After experiencing a rapid expansion early in the COVID-19 pandemic, a new survey indicates that telemedicine is now widely viewed as an effective means for delivering care.
In results published online on June 15 in NEJM Catalyst Innovations in Care Delivery, a majority of respondents credited telemedicine with improving patient health, providing good quality care and increasing access for vulnerable populations. However, the results also point to challenges that must be addressed as this field becomes more established.
“Telemedicine is here to stay,” said Dr. Rahul Sharma, professor and chair of emergency medicine at Weill Cornell Medicine and co-author of a commentary on the results. “Health care organizations really need to think about the next steps regarding the future of virtual care, such as how we integrate it into our systems, and how to make sure we are meeting the needs of both our clinicians and our patients.”
The survey, conducted in March, polled members of NEJM’s Catalyst Insight Council who are clinicians, clinical leaders and executives in organizations that deliver care. The survey received 984 responses from around the world, 609 from the United States. Dr. Sharma, who is also emergency physician-in-chief at New York-Presbyterian/Weill Cornell Medical Center and executive director of the Center for Virtual Care at Weill Cornell Medicine, helped formulate the questions with his co-author Dr. Judd E. Hollander, senior vice president of health care delivery innovation at Sidney Kimmel Medical College at Thomas Jefferson University in Philadelphia.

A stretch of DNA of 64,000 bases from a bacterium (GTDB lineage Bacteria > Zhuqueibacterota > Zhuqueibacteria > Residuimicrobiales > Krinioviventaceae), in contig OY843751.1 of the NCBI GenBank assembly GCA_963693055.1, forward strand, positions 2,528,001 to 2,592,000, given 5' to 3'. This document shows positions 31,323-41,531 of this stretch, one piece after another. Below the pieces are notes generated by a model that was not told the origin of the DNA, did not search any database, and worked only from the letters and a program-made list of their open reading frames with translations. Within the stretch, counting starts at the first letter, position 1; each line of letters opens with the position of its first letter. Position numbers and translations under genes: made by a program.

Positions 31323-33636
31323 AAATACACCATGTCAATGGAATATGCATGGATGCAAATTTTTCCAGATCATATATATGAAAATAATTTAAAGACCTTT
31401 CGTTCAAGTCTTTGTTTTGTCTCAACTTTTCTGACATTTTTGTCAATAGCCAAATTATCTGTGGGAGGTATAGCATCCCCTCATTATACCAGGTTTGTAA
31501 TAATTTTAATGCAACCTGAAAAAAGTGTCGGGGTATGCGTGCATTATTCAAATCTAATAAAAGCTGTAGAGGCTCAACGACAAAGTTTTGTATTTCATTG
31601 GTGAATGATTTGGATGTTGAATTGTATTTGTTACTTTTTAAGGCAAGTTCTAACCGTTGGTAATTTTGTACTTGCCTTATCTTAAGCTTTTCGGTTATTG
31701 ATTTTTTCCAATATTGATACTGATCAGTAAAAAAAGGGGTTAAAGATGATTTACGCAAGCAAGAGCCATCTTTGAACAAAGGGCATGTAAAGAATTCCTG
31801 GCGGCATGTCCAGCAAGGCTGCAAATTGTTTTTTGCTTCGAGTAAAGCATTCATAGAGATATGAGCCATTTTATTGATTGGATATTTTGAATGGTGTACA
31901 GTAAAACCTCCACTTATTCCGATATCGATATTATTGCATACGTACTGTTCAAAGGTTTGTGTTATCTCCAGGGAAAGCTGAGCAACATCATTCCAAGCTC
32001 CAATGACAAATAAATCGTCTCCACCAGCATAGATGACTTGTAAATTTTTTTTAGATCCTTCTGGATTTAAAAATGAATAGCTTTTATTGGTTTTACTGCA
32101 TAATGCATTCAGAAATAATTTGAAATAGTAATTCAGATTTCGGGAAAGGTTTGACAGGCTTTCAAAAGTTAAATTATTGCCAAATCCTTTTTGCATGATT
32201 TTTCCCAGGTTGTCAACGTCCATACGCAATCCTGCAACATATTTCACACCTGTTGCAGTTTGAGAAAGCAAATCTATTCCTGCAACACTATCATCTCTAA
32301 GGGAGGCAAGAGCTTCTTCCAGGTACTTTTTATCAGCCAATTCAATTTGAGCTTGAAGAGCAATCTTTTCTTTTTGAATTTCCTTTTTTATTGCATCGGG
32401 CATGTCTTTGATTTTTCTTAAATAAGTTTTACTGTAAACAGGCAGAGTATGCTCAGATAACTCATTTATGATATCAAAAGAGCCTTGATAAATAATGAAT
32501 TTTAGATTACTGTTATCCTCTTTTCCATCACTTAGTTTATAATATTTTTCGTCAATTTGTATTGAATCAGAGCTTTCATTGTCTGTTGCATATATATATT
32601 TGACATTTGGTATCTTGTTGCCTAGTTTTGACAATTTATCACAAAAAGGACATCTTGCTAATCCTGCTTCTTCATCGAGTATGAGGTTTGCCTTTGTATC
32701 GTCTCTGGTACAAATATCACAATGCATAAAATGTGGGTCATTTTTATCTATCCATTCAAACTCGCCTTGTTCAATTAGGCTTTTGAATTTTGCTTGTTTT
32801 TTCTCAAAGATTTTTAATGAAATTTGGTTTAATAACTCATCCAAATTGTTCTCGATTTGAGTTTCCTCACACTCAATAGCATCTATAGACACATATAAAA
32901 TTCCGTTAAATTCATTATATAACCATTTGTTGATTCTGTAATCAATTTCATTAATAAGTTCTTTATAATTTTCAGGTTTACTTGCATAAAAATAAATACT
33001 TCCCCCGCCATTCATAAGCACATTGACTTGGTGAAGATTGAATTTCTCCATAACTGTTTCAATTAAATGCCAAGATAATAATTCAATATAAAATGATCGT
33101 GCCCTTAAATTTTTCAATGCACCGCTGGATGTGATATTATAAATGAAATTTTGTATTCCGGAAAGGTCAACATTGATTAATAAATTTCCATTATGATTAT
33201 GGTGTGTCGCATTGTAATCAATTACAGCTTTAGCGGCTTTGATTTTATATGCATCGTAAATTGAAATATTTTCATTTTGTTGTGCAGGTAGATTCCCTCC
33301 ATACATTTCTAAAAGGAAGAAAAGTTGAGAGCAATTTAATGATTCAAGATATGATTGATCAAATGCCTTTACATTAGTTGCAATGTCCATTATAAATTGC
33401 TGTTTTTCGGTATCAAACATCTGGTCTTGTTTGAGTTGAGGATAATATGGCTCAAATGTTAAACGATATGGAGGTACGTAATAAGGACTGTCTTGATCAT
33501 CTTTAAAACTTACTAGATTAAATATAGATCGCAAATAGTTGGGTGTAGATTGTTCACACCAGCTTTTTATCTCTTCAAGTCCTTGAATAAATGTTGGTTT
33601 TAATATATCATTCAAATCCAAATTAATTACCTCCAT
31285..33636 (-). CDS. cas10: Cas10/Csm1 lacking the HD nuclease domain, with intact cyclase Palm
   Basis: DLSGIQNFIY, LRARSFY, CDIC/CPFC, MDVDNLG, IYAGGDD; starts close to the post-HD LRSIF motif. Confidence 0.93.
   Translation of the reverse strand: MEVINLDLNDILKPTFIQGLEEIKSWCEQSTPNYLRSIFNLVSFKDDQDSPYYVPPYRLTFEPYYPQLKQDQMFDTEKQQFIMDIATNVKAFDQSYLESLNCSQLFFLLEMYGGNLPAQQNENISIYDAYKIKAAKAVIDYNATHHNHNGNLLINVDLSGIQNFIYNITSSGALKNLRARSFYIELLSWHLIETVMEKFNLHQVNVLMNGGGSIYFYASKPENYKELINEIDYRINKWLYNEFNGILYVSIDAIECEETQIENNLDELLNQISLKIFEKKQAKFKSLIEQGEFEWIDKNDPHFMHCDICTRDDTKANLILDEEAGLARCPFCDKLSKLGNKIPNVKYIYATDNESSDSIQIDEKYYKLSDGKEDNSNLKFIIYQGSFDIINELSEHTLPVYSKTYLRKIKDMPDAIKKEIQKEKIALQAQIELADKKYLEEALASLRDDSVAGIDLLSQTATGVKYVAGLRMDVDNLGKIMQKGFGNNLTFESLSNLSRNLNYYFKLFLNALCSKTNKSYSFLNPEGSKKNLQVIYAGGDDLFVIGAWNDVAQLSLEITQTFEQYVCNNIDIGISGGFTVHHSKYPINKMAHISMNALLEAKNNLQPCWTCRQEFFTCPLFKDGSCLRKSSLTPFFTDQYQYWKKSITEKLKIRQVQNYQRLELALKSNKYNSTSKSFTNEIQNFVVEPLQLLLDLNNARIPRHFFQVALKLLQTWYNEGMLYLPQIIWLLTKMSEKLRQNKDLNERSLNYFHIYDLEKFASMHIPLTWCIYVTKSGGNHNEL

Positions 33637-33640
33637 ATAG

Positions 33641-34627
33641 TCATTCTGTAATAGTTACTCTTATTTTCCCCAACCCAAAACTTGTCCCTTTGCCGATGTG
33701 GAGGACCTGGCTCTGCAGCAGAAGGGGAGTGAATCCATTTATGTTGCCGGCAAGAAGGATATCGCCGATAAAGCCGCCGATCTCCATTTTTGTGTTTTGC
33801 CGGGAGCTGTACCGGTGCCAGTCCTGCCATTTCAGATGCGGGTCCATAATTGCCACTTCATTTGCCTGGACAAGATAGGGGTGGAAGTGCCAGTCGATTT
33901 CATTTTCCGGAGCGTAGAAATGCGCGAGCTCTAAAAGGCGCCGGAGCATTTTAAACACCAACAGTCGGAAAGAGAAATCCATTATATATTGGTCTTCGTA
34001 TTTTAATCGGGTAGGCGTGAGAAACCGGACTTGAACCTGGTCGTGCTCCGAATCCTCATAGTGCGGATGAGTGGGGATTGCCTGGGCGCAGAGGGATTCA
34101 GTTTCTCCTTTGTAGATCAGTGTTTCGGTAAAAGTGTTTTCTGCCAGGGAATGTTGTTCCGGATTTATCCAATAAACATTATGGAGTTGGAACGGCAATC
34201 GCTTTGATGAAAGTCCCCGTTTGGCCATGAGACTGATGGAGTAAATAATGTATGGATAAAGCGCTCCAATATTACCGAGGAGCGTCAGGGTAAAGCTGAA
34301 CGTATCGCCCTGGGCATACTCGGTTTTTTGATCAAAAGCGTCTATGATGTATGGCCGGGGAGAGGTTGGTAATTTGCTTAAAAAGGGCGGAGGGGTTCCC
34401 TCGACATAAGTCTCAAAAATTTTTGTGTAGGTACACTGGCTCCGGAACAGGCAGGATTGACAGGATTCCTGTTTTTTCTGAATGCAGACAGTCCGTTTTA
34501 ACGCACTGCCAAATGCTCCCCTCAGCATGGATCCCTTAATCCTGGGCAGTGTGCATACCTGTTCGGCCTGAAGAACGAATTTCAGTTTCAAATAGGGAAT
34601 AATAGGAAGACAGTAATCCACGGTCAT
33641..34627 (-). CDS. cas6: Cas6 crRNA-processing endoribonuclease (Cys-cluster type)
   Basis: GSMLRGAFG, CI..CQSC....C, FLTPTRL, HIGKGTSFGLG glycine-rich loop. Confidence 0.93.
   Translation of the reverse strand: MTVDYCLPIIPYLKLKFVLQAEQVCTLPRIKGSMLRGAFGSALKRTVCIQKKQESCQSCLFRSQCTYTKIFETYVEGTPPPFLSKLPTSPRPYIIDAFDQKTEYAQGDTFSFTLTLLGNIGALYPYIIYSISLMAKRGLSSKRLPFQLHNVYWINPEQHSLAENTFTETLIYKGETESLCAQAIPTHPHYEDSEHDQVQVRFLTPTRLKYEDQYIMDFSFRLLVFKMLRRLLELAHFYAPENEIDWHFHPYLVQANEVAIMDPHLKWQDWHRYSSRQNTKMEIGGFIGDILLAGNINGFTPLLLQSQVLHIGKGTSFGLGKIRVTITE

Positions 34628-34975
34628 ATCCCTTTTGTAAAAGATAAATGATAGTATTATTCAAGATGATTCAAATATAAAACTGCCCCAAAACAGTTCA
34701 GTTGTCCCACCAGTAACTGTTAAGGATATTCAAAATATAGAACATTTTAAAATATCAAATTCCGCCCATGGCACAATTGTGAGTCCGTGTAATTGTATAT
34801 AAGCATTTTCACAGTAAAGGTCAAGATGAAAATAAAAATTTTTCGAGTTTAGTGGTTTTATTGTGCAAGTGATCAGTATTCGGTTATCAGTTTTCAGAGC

Of U.S. respondents, 71 percent reported that telemedicine has improved patient health, while a similar proportion said it provides at least moderate quality specialty or mental health care. For primary care, that share was 81 percent. When responses across all countries are included, the results differ only slightly from those of U.S. respondents.
Meanwhile, 84 percent in the United States agreed that telemedicine increased access for vulnerable populations, a result that likely reflects the ability of telemedicine to reach people who would otherwise go without care, according to Dr. Sharma. Despite this encouraging statistic, disparities remain. Access to telemedicine — for reasons ranging from language barriers to lack of high-speed internet connection — ranked as the number one challenge facing the field.
The results also highlighted other areas for improvement. While in-person care is evaluated using quality metrics, such as rates of infections, such measures are much less common in telemedicine. Only 28 percent of U.S. respondents said their organizations currently apply quality metrics to telemedicine, while approximately 38 percent say their institution offers training on how to, for example, perform an exam remotely.
“This global report demonstrates a clear need for telemedicine beyond the pandemic setting,” Dr. Sharma said. “It also drives home that this modality, like any other in health care, must meet expectations of quality, training and access, and standards of care. Essentially, this service cannot be an afterthought. It requires a comprehensive approach to get it right and to make a meaningful impact.”